at Geneva, but had never stayed there long, and so 
knew nothing of the climate of the town : the weather 
changes at least three times a day, and I have had 
my attacks again, just as in ^Petersburg. Never- 
theless I must work, and must stop at least five 
months at Geneva. I am very seriously attacking a 
novel (which I shall give myself the pleasure of 


dedicating to you, that is, Sonetchka, Sofia Alexan- 
drovna Ivanovna, as I long since decided); I am 
going to publish it in the Roussky Viestnik. I don't 
know whether I shall bring it off; my God, if it 
weren't for my poverty, I should never have made up 
my mind to publish it now that is, in these days of 
ours. The sky is so overcast. Napoleon has declared 
that already he perceives several black marks on his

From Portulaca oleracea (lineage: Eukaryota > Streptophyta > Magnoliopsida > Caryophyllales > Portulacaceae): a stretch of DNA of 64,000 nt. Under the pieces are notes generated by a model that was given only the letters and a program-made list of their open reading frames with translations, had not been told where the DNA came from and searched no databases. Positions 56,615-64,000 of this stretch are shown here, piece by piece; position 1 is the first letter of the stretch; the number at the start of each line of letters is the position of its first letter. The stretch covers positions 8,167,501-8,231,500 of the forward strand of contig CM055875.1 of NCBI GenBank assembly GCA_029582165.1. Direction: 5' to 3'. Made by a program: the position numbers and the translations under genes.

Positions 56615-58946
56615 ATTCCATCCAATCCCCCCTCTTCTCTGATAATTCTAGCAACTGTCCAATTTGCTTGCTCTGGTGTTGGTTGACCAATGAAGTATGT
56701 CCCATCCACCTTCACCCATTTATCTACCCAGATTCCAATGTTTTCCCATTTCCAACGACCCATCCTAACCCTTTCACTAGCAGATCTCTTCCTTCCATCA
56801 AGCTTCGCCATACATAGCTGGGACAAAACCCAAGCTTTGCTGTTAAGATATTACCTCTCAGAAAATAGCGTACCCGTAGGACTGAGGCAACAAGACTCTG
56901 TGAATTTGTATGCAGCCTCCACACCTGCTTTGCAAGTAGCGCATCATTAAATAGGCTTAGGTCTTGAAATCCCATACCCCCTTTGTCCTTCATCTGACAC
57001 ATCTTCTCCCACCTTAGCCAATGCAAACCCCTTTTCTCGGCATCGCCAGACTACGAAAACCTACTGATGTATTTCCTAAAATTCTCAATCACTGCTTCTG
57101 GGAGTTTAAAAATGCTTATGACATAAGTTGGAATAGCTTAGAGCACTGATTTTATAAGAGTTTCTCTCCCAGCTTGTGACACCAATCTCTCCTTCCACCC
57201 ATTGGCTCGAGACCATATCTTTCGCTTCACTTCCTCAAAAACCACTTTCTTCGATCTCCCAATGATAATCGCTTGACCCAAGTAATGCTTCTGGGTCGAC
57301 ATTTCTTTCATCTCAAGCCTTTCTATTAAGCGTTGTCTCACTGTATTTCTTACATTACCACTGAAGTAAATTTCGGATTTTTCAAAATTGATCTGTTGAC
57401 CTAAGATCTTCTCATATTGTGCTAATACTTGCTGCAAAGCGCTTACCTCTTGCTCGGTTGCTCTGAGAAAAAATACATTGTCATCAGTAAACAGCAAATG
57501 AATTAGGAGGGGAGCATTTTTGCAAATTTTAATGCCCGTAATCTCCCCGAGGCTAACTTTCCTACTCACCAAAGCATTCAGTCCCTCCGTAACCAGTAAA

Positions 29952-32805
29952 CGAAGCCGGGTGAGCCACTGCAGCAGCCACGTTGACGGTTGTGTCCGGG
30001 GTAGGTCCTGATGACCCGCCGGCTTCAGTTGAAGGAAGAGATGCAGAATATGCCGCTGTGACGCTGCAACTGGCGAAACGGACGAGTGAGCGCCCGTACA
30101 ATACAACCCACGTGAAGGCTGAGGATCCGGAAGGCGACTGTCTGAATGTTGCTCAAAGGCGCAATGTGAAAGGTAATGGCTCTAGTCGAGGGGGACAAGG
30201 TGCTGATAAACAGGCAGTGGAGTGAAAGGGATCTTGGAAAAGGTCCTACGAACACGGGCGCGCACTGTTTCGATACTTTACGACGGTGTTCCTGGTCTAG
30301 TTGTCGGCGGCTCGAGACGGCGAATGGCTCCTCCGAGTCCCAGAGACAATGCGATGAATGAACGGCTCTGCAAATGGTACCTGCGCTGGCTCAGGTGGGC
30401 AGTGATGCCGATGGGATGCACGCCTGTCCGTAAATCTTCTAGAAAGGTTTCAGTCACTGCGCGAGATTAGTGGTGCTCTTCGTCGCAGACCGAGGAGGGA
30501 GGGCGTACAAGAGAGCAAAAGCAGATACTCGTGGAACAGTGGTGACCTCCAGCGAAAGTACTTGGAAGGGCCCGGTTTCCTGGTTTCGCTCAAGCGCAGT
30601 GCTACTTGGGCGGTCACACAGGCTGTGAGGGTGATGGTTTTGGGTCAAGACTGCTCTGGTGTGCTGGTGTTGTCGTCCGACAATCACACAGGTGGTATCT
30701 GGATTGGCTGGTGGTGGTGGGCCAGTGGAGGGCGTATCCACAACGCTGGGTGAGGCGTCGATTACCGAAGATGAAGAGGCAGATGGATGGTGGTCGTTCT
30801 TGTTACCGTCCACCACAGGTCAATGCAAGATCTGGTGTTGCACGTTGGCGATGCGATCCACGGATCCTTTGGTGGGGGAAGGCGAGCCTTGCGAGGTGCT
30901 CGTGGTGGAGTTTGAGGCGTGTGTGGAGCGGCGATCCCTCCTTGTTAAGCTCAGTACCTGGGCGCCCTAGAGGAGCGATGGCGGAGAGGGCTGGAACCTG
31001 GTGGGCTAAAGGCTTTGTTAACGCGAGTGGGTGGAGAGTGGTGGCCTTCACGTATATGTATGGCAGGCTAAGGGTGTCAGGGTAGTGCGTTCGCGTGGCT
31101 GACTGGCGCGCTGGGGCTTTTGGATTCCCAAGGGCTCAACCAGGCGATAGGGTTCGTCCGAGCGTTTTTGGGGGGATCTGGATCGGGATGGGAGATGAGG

horizon. To settle the Mexican, the Italian, and, 
chiefest of all, the German questions, he will have 
to divert public attention by a war, and win the 
French to himself by the old method a successful 
campaign. But though the French of to-day are 
probably not thus to be beguiled, a war is nevertheless 
very likely. You will already have seen this yourself 
(do you, by the way, read some newspapers ? For 
God's sake, do ! Nowadays they must be read, not 
only because it is the mode, but so as to trace the ever 
more decisively and strikingly evident connection of 
great and small events). But if war does break out, 
artistic wares will fall considerably in price. This is 
a very important contingency, which of itself makes 
me thoughtful. With us in Russia, indeed, there has 
lately been apparent, even without war, a great in- 
difference to artistic things. Most of all I dread 
mediocrity: a work should either be very good or 
very bad, but, for its life, not mediocre. Mediocrity 
that takes up thirty printed sheets is something quite 

I beg you, dear, to write me as fully as possible